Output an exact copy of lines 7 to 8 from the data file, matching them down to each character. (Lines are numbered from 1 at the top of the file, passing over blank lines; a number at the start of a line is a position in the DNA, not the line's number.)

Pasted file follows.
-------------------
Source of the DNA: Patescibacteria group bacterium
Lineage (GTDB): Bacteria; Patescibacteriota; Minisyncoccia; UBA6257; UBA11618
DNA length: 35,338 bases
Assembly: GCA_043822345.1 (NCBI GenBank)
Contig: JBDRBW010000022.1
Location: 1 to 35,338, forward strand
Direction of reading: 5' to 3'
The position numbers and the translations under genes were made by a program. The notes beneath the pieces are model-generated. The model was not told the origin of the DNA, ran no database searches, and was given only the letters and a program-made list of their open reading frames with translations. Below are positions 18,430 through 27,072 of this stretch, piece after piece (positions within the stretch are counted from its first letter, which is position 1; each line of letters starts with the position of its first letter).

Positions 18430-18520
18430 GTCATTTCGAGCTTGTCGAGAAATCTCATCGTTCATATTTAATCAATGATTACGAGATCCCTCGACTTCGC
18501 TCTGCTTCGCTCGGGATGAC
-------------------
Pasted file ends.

Direction of reading: 5' to 3'
The position numbers and the translations under genes were made by a program. The notes beneath the pieces are model-generated. The model was not told the origin of the DNA, ran no database searches, and was given only the letters and a program-made list of their open reading frames with translations. Below are positions 18,430 through 27,072 of this stretch, piece after piece (positions within the stretch are counted from its first letter, which is position 1; each line of letters starts with the position of its first letter).